UPDATE January 2018 : Thanks to the latest round of HN attention, several new features were added by request:
- Public/Private Room and Room Lists
- Collapsable buddy-list (improved terminal real estate)
- Resize-related bugfix
Remember good ol' talkd/ntalk? sshtalk is our security-minded update to the same basic idea. Modern day instant messaging applications and services are nice and all, but most if not all lack a few key ingredients that we have covered with sshtalk:
- Watch (and laugh at) your remote party's real-time typing skills
- Multiple party text user interface
- Ephemeral: No archiving of user's messages
- Hand-written in x86_64 assembly language
- SSH2's native Perfect-Forward-Secrecy
- Full terminal-based Unicode support
- Any modern ssh client can use it
A standalone executable binary of sshtalk can be downloaded from our Products page. Please note that you will have to
chmod +x it after download.
Source and Library
As with all our products, sshtalk is bundled with the HeavyThing library itself. The download link for our library is in the top right of every page on our site, along with the SHA256 sum of the download itself. If you have downloaded the same version and your SHA256 does not match, it has been modified by parties other than ourselves.
To see it in action, connect straight to 2ton.com.au:
$ ssh 2ton.com.au
Running it locally for yourself is also quite straightforward, but do yourself a favour and have a read on the Security section before you get started. Note that it will use your existing
/etc/ssh/* for its host keys, such that using a normal ssh client to connect to it will still correctly retain your actual host keys. The default port it listens on is 4001, changing it requires a simple modification to
sshtalk.asm and a recompile. It does not detach itself from its controlling terminal, so if you want to run it in the background, start it this way:
$ nohup ./sshtalk >/dev/null 2>&1 &
While 100% wire-level secure, sshtalk still manages its individual user's interface, existing messages, etc. in the process' memory. What this means is that no packet-level analysis is possible, and that sniffing/tracing at the protocol level will never reveal your chats. What it also means is that anyone with sufficient privileges on the server's memory (read: /proc/kcore, /proc/[pid]/mem, gcore, etc) can examine the sshtalk process' running heap, and with some obvious difficulty, recover active/current messages. It is therefore strongly advised that if you are using this for highly sensitive information, that your host machine be equally secure to prevent such recoveries.
Also note that its
sshtalk.userdb flat file is stored in the CWD when the process starts, so it must have write permission to its CWD. It makes use of the
scrypt function for its one-way password hashing, but stores usernames and their associated buddy lists in the cleartext in this file.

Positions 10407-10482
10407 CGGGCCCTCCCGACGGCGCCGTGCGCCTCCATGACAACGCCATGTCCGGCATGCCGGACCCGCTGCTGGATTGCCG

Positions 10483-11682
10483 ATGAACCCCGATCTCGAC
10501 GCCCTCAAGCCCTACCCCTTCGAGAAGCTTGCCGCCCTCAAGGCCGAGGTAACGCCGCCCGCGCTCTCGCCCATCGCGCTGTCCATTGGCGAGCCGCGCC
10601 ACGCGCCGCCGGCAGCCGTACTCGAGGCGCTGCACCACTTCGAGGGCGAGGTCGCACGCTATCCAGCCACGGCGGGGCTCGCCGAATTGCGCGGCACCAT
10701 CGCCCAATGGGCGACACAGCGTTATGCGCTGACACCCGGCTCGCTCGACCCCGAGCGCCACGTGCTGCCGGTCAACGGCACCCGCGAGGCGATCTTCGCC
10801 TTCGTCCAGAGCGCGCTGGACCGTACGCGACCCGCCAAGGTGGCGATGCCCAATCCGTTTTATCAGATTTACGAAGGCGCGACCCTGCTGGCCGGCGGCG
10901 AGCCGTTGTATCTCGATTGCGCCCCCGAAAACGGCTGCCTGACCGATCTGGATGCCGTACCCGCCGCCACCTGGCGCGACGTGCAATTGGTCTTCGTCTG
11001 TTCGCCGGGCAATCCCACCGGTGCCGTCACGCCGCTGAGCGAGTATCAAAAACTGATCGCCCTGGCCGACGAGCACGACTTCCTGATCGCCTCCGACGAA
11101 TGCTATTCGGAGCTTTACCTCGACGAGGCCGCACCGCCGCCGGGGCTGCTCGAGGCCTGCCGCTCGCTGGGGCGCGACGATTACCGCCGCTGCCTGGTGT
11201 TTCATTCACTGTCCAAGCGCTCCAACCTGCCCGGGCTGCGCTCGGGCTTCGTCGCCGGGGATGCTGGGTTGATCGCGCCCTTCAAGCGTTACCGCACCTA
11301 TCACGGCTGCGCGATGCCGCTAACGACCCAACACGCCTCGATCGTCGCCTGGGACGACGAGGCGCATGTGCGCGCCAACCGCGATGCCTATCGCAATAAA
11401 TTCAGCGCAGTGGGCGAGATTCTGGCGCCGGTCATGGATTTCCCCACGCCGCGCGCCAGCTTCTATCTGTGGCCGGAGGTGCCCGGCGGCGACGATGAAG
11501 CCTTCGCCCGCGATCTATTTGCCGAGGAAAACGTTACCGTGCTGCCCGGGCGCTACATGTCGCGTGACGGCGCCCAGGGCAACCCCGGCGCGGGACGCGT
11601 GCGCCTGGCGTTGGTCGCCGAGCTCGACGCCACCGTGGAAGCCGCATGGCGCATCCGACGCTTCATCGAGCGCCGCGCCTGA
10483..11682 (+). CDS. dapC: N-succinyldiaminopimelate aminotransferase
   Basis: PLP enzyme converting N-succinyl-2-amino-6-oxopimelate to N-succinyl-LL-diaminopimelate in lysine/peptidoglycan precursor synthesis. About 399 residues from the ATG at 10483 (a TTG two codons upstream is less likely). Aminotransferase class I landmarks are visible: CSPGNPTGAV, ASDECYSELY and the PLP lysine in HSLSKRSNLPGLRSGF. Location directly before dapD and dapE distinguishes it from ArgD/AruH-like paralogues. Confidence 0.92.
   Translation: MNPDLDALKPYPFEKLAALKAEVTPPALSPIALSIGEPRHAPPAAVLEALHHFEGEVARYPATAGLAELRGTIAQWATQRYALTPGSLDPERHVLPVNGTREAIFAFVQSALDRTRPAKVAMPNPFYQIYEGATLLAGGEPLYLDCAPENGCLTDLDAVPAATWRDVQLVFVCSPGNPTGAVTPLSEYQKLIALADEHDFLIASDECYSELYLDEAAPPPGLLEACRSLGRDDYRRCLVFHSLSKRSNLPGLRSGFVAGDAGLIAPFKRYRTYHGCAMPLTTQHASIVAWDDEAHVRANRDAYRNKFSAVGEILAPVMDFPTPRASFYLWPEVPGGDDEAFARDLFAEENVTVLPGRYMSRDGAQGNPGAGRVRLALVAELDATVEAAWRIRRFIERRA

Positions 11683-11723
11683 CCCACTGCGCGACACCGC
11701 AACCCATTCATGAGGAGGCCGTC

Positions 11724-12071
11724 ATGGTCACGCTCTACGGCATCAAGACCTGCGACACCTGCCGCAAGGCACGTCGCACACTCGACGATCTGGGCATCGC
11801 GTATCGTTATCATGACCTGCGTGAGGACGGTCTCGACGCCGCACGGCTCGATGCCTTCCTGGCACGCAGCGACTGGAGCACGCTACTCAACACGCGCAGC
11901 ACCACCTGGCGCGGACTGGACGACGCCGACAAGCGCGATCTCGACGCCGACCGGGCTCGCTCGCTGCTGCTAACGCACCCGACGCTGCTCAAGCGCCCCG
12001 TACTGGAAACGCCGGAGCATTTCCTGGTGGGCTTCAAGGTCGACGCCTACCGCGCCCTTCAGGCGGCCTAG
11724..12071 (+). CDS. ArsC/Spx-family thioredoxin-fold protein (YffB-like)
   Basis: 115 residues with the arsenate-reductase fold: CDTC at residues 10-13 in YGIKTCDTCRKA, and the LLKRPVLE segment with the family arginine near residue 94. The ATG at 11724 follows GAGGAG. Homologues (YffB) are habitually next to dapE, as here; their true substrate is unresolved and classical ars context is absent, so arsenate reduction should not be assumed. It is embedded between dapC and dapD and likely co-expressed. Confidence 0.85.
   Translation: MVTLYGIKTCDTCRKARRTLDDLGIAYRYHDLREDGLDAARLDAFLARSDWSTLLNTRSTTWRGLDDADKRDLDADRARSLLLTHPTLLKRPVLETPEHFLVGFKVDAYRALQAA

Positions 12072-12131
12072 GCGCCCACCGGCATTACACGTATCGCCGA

When you first connect to sshtalk, you will be presented with our signature
tui_splash functionality. Any keypress during its sequence immediately takes you to the
tui_simpleauth screen where you can either enter your login details or in our case create a new user. Focus between fields can be done with tab, or it will intuitively also make use of the enter key.
Create a new user
The New User button requires tabbing to it and then using the spacebar to "press it". Many users have reported that the spacebar isn't intuitive, but recalling the olden days of text user interfaces, we are sticking to the spacebar for the time being. From here, interacting with the New User form is intuitive and simple.
Once logged in, you will be presented with the primary chat screen, buddy list, and at the bottom a
tui_statusbar object. This section describes what the far right statusbar values mean.
- C: number of current connections
- U: users connected/users total
- up: the time this connection has been alive
The Add Buddy functionality, along with its counterpart removal operates under two different states. If the Buddy List has the active input focus, and C-a (ctrl-a) is pressed, then a modal dialog will open for you to enter your buddy's name. If however you have an active chat window open and focussed, then if the remote party to your chat is not presently in your Buddy List and C-a is pressed, then it will automatically add the buddy for you without opening a dialog. If the remote party to your chat is already in your list, then again you will be presented with a modal dialog. Similar functionality exists for the Remove Buddy functionality.
To open a chat, simply press the enter key on a Buddy List entry. The Buddy List when focussed will accept Up/Dn arrows to choose a buddy. Doing so will automatically focus the newly opened chat pane. Opening multiple chats will automatically tile in the chat area, and resizing your ssh terminal is supported and recommended for more than one chat. Chat text is input as normal, noting that pasting text that contains tabs is not recommended (for obvious reasons, along with other control characters).
By default, sshtalk keeps 100 lines of overall history for any given chat. Scrolling can be done with the Up/Dn arrow keys when a chat panel has the input focus.
To close a chat, make sure that the chat you wish to close has the input focus, and then press C-w to close it. Again, other chat panes will automatically be retiled.
It is often useful to have multiparty group chatting facilities, whether for a collection of staff and/or for support scenarios. sshtalk provides a directory-free implementation of this. Directory-free simply means that there is no "room listing" feature. All parties must know the arbitrarily-chosen room name and join it accordingly. Once in a room, normal chatting procedures apply including closing the room via C-w.